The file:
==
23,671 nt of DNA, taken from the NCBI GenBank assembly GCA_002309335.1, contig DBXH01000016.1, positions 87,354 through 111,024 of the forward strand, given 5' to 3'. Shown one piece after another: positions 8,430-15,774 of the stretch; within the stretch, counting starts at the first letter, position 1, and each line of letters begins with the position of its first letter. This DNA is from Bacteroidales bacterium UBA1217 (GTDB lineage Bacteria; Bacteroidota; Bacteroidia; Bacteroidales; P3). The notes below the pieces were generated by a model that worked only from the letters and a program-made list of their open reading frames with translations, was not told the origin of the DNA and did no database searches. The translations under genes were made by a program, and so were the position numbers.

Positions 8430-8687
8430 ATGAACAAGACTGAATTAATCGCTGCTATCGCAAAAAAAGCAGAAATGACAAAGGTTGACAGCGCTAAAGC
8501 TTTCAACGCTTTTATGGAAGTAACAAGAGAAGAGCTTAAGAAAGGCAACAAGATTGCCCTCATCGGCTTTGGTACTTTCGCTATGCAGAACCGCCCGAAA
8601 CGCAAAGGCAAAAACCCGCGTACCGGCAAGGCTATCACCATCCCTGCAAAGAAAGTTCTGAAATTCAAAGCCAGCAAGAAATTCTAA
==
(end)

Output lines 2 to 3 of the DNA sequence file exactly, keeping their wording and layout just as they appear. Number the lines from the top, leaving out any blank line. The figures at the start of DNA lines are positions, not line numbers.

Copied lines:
Positions 8430-8687
8430 ATGAACAAGACTGAATTAATCGCTGCTATCGCAAAAAAAGCAGAAATGACAAAGGTTGACAGCGCTAAAGC